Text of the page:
Towards a Postsecular Society



Download 21,51 Kb.
Date conversion16.11.2017
Size21,51 Kb.
Towards a Postsecular Society
Mike King
London Metropolitan University

mike.king@londonmet.ac.uk

The word ‘religion’ means different things to different people. At one extreme it represents everything primitive and superstitious that we have struggled to eradicate over the last three hundred years, and at the other extreme it represents a quiet joy of recognition and warmth in the heart for everything we hold most precious. Hence, to use the word properly is to recognise the spectrum of its reception. The word ‘postsecular’ on the other hand represents little to anyone, because it is recently coined and not much in circulation. The term implies that there might emerge, or already be emerging, a quality of thought that goes beyond the secular, a thinking that celebrates our hard-won democratic rights and freedoms, but which is more open to the spiritual than the secular mind has generally been. In the late 20th century an increasingly casual atheism became central to Western culture, if not to Western society. This casual atheism was a precocious and extraordinary part of Marx’s thought in 1860, but by 1960 most Western schoolchildren would be culturally impelled to adopt it, almost without question.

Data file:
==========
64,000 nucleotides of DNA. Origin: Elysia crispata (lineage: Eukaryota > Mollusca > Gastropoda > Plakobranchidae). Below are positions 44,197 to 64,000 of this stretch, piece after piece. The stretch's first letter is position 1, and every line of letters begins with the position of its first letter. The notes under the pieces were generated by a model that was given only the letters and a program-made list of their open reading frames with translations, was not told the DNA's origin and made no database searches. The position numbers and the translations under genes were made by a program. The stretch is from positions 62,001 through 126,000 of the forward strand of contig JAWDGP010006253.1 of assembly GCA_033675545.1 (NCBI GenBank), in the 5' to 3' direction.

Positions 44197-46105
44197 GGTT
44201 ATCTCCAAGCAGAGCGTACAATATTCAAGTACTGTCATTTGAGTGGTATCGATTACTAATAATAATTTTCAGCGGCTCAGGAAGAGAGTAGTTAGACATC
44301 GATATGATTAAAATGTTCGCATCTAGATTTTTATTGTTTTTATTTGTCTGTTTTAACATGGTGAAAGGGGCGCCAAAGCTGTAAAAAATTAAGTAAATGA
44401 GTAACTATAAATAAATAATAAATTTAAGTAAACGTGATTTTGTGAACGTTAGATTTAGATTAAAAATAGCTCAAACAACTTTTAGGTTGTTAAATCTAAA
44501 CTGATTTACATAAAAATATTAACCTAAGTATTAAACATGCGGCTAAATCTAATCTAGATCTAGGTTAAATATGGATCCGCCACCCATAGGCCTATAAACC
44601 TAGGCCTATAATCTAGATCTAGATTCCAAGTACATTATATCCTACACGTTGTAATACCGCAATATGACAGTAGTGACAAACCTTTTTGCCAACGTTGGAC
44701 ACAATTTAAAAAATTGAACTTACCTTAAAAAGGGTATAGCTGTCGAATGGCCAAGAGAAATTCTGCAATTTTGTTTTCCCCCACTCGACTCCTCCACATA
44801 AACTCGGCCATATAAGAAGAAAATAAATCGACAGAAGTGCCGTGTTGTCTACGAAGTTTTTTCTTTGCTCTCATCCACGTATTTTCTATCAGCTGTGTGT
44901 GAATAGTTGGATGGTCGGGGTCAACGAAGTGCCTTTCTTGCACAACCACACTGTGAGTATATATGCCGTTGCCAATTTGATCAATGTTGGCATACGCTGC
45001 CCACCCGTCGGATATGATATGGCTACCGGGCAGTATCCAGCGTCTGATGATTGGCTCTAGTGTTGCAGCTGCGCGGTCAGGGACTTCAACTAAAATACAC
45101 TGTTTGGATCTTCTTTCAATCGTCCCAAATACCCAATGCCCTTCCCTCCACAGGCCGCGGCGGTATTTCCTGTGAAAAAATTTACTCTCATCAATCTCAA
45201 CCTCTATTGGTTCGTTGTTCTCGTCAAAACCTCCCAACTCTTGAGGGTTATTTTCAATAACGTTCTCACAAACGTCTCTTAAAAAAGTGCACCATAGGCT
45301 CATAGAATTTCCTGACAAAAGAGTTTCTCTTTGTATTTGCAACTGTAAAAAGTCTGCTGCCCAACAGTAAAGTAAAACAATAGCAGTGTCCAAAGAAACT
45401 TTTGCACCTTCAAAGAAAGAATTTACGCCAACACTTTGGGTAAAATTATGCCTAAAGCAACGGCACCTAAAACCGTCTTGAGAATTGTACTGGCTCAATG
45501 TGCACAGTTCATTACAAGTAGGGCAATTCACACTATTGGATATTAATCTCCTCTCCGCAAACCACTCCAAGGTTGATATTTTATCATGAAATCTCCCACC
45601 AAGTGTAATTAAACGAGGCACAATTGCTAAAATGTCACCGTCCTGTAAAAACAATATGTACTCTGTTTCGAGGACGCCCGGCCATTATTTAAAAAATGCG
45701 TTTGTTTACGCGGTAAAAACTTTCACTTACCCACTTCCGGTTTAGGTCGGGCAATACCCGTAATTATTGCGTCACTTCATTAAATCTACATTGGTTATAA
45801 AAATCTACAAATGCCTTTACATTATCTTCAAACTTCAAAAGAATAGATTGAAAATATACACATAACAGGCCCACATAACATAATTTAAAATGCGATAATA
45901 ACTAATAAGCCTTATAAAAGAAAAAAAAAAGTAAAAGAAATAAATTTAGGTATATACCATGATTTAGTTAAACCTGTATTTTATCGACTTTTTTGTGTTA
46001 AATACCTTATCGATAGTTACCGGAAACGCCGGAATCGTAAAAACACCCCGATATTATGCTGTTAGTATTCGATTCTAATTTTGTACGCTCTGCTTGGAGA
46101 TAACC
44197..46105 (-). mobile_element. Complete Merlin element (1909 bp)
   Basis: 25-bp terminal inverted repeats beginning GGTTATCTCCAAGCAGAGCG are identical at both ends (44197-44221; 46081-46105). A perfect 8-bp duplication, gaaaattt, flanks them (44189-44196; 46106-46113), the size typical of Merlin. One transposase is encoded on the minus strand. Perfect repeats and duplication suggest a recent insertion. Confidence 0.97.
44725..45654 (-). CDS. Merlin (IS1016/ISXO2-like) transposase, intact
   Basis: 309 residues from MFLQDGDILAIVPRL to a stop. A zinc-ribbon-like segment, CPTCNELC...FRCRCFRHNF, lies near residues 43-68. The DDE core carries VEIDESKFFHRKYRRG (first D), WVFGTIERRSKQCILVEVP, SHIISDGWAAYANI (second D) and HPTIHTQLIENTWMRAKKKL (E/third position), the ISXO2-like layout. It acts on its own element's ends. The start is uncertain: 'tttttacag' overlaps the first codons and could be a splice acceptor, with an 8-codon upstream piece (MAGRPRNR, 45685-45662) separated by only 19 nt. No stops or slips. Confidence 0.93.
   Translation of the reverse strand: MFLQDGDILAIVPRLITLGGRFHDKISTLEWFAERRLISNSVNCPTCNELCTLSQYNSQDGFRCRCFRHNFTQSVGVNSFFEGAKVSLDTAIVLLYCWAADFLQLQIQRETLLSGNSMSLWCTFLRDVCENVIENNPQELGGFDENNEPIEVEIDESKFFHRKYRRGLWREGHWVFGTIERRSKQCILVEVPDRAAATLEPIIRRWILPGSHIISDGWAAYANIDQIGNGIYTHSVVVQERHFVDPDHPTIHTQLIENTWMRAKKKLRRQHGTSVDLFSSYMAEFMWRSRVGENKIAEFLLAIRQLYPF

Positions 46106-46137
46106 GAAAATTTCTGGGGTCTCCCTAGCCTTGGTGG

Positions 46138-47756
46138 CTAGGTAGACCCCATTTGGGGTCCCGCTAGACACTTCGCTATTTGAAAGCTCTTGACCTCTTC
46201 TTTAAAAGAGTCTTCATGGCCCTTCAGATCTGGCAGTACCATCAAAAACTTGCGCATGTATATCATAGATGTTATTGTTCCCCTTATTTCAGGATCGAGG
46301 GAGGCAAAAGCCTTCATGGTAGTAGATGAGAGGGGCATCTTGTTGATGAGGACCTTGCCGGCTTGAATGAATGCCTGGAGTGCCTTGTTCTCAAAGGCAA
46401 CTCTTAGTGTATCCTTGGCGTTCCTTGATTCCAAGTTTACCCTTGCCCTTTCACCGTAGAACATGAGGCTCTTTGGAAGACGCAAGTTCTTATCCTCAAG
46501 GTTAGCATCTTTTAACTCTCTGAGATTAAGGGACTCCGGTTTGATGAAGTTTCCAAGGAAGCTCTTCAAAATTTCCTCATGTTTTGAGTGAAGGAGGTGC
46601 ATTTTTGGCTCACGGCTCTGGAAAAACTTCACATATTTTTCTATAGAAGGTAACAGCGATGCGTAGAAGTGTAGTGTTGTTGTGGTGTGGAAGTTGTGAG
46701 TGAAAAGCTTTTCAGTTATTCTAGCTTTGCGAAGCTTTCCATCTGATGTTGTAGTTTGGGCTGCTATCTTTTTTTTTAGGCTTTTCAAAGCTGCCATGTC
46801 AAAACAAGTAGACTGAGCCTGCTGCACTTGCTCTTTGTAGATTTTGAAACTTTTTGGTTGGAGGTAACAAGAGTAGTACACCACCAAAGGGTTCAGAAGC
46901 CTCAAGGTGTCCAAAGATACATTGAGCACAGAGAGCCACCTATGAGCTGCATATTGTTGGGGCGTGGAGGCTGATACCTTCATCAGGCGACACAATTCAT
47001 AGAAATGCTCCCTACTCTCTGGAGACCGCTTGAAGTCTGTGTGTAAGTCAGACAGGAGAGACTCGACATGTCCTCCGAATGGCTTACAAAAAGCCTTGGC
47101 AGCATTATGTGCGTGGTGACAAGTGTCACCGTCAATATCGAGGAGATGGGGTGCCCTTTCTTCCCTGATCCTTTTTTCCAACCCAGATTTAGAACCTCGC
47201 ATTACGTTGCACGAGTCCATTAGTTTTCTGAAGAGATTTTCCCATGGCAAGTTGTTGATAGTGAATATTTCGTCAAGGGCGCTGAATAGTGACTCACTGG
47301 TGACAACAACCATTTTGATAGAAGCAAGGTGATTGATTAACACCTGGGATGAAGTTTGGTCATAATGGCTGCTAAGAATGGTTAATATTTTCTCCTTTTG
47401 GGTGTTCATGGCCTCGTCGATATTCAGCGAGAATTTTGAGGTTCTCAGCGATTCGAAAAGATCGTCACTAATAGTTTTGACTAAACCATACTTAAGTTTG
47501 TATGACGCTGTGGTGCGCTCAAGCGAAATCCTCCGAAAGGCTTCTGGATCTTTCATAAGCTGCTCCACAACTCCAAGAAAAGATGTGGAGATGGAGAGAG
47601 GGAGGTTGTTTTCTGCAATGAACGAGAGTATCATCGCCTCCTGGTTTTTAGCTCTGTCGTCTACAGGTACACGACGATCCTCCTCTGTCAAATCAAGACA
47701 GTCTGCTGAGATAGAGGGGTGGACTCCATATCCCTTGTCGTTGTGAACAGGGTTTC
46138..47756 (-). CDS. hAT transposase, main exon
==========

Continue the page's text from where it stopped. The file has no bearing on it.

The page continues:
The origins of the secular mind in the 17th century are complex. It is useful to think of Western thought as following a presecular form up to the 17th century, and then, over a three-hundred year period, developing into the secular form familiar in the middle-late 20th century. The emergence of a possible postsecular mode of thought has to be dated from about 1980, and its origins, rather ironically, may lie in science. In the 1980s Fritjof Capra in ‘The Tao of Physic’ and Gary Zukav in ‘The Dancing Wu Li Masters’ popularised the parallels between mysticism and quantum theory. Commentators from a wide spectrum of thought began to see quantum holism and quantum indeterminacy – which these books explained to a lay audience – as undermining the classical mechanistic view of the universe, and allowing new modes of thought to surface. This is ironical because it was physics that underpinned the Age of Enlightenment, and which led to the secular, even atheistic, late 20th century outlook. It looks like physics is again underpinning a transition, this time from the secular to the postsecular.